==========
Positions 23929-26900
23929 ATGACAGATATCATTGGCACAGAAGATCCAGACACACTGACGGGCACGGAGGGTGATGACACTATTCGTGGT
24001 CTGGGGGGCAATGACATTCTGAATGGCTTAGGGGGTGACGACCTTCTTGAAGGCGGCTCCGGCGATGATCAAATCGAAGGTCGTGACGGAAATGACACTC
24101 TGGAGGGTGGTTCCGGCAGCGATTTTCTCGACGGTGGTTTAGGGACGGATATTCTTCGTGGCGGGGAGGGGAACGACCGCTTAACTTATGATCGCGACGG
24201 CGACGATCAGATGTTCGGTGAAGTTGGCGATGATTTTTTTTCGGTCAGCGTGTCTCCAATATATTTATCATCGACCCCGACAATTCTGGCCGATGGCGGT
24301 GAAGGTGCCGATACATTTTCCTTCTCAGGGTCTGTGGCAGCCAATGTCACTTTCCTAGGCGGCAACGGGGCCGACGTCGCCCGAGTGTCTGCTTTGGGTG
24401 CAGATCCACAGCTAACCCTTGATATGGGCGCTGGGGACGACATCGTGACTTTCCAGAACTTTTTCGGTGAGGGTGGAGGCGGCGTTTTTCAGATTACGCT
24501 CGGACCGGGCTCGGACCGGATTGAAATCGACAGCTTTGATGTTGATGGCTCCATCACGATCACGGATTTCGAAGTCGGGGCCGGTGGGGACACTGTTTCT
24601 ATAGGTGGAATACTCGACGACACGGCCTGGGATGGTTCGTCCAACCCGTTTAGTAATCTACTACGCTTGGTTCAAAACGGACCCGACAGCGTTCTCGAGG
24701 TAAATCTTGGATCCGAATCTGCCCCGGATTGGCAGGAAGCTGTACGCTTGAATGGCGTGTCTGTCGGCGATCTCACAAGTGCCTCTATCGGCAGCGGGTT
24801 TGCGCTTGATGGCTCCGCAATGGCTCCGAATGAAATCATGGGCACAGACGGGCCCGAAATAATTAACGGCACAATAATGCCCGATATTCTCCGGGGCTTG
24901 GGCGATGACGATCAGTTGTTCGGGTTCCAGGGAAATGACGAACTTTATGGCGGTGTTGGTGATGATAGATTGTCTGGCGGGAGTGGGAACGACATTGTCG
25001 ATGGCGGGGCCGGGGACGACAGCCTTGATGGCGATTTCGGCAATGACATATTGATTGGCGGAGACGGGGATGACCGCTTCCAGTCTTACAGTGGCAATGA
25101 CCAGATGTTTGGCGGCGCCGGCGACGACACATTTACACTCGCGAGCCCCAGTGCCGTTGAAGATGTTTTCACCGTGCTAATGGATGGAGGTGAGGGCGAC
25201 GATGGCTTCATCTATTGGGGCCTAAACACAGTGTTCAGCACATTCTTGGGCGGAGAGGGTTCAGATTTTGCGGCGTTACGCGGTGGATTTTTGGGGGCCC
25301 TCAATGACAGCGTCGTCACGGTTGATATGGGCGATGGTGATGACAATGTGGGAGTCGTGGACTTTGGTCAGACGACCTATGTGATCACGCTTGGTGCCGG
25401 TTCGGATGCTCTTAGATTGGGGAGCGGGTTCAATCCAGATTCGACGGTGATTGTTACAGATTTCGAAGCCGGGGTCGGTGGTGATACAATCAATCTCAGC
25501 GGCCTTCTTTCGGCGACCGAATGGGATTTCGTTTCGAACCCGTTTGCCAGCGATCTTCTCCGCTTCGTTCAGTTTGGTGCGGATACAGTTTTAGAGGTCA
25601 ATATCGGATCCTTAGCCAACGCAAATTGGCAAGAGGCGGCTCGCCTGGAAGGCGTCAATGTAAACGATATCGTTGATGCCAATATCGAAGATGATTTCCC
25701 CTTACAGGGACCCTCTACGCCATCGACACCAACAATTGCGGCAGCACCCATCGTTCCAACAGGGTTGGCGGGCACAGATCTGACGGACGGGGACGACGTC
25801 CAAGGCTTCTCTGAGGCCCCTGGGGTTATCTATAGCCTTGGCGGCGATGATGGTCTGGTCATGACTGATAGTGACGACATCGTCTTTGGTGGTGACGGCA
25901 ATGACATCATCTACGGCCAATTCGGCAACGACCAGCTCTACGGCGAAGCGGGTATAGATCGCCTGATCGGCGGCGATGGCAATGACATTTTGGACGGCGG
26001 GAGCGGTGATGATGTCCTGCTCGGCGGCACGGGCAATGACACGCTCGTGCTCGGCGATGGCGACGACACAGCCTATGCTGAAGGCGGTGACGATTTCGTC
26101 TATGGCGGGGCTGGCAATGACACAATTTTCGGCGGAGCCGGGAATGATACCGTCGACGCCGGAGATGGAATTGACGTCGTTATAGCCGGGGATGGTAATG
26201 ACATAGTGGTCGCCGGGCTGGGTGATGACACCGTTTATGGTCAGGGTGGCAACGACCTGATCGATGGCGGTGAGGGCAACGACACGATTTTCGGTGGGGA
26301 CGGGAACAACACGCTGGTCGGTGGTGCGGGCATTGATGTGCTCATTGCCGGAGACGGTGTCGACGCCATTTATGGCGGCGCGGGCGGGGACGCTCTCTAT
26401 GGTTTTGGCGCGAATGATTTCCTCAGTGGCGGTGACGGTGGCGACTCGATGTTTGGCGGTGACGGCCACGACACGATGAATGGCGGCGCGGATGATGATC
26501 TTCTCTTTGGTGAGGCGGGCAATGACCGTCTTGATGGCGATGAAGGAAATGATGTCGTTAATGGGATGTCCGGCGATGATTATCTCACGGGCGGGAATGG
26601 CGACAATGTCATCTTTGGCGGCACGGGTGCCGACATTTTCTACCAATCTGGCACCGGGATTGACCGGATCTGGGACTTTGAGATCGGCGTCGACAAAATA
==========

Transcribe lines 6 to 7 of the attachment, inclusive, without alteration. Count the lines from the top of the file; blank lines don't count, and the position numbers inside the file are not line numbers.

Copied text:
24301 GAAGGTGCCGATACATTTTCCTTCTCAGGGTCTGTGGCAGCCAATGTCACTTTCCTAGGCGGCAACGGGGCCGACGTCGCCCGAGTGTCTGCTTTGGGTG
24401 CAGATCCACAGCTAACCCTTGATATGGGCGCTGGGGACGACATCGTGACTTTCCAGAACTTTTTCGGTGAGGGTGGAGGCGGCGTTTTTCAGATTACGCT